PICTURED: Tammy Abraham
KICK IT Out, an organisation dedicated to challenging discrimination within football, has issued a “call to action” to social media companies after Chelsea player Tammy Abraham was the victim of online racial abuse.
Abraham was subjected to several abusive posts on Twitter after his penalty was saved by the Liverpool goalkeeper Adrián, sealing Uefa Super Cup victory on Wednesday (Aug 14).
Following the abuse, Kick It Out released a statement, calling the abuse “disgusting. “Last night we received reports of racist abuse at Tammy Abraham on social media after Chelsea’s Uefa Super Cup match.
“Such abuse is now increasingly predictable, but no less disgusting.
“We send our support to Tammy and reiterate our call for Twitter and other social media companies to clamp down on this level of abuse. This is a call to action – we want to know what they are going to do to tackle this insidious problem.”
Kick It Out has previously called on the FA and individual clubs to take action after “disgraceful” incidents of reported abuse on the first weekend of the season.
Earlier this month, Cyrus Christie claimed that a Fulham supporter and his wife hit and racially abused his sister.
“To the Fulham fan that decided to hit my sister at the game today and his wife who justified his actions with racist remarks I hope your proud of yourself and feel like a big man,” Christie wrote on Twitter.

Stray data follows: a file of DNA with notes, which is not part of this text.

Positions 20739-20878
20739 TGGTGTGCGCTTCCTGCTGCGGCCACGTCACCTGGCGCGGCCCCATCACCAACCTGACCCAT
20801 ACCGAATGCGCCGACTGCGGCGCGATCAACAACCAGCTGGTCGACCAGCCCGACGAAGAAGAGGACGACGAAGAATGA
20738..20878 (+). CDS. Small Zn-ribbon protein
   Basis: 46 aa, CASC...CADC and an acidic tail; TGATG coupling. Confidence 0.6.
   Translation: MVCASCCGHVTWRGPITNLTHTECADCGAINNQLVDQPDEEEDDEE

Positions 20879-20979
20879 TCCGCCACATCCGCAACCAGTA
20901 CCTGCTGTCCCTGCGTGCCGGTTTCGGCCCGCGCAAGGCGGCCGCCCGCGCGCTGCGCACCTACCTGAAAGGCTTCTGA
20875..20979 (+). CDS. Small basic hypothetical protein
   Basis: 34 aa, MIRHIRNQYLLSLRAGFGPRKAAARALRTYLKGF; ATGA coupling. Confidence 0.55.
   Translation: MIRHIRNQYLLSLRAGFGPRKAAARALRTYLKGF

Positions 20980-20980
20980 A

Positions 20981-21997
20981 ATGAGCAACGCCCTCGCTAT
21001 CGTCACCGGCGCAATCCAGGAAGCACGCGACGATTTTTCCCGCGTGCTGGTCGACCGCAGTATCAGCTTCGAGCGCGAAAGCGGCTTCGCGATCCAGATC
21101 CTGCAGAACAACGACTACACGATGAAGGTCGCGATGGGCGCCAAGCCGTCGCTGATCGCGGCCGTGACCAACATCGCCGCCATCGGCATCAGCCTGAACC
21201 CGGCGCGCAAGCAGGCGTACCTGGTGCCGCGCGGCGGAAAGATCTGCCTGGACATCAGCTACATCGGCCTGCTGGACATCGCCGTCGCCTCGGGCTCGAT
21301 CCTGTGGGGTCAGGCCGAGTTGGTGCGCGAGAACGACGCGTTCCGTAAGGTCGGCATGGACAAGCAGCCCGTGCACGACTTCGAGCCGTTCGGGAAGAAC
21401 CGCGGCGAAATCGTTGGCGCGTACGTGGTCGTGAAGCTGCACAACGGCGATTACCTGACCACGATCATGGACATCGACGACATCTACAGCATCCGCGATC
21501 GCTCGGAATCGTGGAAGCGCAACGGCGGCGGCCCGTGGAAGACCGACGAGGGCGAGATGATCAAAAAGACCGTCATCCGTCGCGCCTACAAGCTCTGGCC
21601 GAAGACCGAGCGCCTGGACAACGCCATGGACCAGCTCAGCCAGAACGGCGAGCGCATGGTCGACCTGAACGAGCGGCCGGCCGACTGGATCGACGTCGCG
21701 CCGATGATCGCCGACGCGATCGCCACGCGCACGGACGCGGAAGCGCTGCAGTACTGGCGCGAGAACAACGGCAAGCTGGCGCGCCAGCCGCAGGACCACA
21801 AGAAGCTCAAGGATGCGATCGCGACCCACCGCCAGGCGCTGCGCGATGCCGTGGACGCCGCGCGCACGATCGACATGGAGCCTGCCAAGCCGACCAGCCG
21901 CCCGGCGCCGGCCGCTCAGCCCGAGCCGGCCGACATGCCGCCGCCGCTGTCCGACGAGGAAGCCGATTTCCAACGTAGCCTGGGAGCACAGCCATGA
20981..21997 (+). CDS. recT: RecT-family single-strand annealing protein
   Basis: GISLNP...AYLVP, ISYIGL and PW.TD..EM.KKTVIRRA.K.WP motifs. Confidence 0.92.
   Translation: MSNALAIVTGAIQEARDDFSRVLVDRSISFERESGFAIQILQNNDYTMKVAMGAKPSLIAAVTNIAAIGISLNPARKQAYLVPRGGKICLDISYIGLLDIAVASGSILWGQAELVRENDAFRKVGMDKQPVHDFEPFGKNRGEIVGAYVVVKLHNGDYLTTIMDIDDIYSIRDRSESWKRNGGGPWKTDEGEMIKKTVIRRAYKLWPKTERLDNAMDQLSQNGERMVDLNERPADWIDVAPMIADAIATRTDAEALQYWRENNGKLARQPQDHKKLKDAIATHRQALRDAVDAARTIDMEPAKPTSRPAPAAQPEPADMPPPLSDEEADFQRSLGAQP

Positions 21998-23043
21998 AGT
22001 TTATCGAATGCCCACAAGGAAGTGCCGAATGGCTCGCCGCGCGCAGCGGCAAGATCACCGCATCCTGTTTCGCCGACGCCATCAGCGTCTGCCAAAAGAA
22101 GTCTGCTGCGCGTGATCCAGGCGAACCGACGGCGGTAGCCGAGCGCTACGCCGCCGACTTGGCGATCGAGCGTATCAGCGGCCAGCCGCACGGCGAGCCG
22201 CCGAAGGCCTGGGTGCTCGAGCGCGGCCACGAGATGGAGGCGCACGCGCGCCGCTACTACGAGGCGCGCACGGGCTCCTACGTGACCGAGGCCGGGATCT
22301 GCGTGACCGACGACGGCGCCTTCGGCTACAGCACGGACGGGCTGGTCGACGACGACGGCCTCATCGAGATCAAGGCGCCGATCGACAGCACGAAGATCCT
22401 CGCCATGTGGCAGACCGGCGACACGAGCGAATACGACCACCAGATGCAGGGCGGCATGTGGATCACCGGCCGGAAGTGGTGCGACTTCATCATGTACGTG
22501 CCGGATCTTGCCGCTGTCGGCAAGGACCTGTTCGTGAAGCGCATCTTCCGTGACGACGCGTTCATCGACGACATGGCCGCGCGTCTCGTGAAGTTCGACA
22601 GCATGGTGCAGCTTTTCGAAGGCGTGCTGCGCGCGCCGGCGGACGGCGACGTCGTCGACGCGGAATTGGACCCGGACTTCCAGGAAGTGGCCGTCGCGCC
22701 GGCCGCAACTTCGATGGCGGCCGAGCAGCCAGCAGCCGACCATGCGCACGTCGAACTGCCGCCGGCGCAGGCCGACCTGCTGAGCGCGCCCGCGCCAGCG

Kick It Out underlined Christie’s allegation and said Southend’s Theo Robinson, Stoke’s James McClean and Barnsley’s Bambo Diaby were also subjected to “unacceptable discriminatory abuse”.
Their statement continued: “Clubs and the football authorities must be relentless in calling out this disgraceful behaviour, and be prepared to issue strong sanctions and education sessions to any supporters involved.
“Discrimination casts a shadow over football in this country, and we will not stop highlighting the problem while it remains rife in the game.”
After the game in Istanbul, Christian Pulisic said he and his Chelsea team-mates were quick to comfort Abraham after his shootout miss.
“It’s penalties, man – somebody has to miss,” Pulisic said.
“He’s going to get his head up. Obviously it’s tough but penalties are like that. He can deal with it and he’ll be fine. He’ll move on, score a goal in the next game and everything will be forgotten. We’re there for him.”